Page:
What is the significance of high-tech manufacturing employment?
High-tech manufacturing is a pivotal driver of Arizona’s export-based economy. In addition to their increasingly important role in international trade, high-tech industries are characterized by higher productivity, employ a higher proportion of highly skilled and professional workers, and pay higher wages. The dynamics of Arizona’s employment in high-tech manufacturing industries provide a measure of Arizona’s capacity to build and sustain an export-based economy.
What is measured?
For the purpose of this project, high-tech manufacturing includes: computer and electronic manufacturing; aerospace products and parts; pharmaceutical and medicine manufacturing; communication equipment manufacturing; audio & video equipment manufacturing; semiconductor and other electronic component manufacturing; navigational, measuring, electro-medical and control instruments manufacturing, and manufacturing of magnetic and optical media manufacturing.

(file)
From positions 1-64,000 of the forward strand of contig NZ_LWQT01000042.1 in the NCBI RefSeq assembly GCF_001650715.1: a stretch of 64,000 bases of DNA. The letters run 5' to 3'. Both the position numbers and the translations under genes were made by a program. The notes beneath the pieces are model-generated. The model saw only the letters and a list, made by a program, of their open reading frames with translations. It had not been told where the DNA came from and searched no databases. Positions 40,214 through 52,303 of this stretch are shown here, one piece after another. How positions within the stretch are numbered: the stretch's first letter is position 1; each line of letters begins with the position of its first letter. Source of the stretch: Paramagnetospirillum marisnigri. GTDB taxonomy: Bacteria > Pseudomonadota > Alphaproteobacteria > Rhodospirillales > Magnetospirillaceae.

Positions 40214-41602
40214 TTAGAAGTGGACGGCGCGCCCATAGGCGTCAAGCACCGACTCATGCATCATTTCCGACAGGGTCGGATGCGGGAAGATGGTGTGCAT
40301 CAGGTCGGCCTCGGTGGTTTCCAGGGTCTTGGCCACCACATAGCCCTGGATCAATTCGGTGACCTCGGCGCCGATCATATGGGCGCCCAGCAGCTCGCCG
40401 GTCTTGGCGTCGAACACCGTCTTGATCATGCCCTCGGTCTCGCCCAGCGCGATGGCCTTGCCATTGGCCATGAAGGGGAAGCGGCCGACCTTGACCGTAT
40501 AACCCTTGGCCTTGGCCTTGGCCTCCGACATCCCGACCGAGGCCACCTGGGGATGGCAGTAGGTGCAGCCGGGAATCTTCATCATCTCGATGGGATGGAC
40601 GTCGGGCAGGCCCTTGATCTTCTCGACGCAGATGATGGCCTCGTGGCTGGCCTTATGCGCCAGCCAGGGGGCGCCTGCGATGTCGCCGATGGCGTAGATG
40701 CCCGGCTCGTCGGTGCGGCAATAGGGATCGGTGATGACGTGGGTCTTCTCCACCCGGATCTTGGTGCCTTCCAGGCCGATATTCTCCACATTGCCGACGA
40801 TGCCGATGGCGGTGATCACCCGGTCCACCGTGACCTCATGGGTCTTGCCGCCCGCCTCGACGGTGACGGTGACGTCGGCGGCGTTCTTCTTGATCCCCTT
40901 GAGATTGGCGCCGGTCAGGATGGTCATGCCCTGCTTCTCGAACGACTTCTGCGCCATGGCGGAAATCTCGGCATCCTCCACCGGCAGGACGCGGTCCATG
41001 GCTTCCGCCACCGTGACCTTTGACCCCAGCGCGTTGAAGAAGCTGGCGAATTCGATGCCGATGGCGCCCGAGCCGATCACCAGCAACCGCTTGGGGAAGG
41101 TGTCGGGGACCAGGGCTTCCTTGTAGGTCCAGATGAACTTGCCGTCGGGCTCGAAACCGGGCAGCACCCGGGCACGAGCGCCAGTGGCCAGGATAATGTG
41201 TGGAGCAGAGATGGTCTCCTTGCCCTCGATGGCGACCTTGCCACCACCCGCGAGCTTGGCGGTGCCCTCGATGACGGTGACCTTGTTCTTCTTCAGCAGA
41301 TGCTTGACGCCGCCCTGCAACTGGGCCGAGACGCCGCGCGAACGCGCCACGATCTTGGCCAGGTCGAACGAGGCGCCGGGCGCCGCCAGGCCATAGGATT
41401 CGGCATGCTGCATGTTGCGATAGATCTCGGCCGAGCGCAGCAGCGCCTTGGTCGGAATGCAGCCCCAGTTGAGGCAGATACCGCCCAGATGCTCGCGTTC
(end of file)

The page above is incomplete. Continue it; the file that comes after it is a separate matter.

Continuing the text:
How competitive is Arizona?
To gauge Arizona’s relative competitiveness in the U.S. - Mexico region, high-tech manufacturing employment dynamics are compared with other U.S. border states in terms of relative measures such as percentage shares. Data are provided on monthly and annual bases with indices of percentage change between observed periods.
Note: Gap in New Mexico trend is the result of unreported 2013 data.
Note: Gap in New Mexico index is the result of unreported 2013 data.
The table on this page summarizes high-tech employment in southern Border States on an annual basis. Data are updated following release by the Bureau of Labor Statistics. Click on any title to graph that series, and export. Or, click "download" at the base of the table to download the dataset, or customize based on a specified range.
U.S. Department of Labor, Bureau of Labor Statistics , Quarterly Census of Employment and Wages. The QCEW surveys employers/ establishments and counts filled positions quarterly, and therefore may result in multiple job holders being counted more than once. Data presented are the annual number of High Tech employees (not seasonally adjusted), in thousands, employed in each state.
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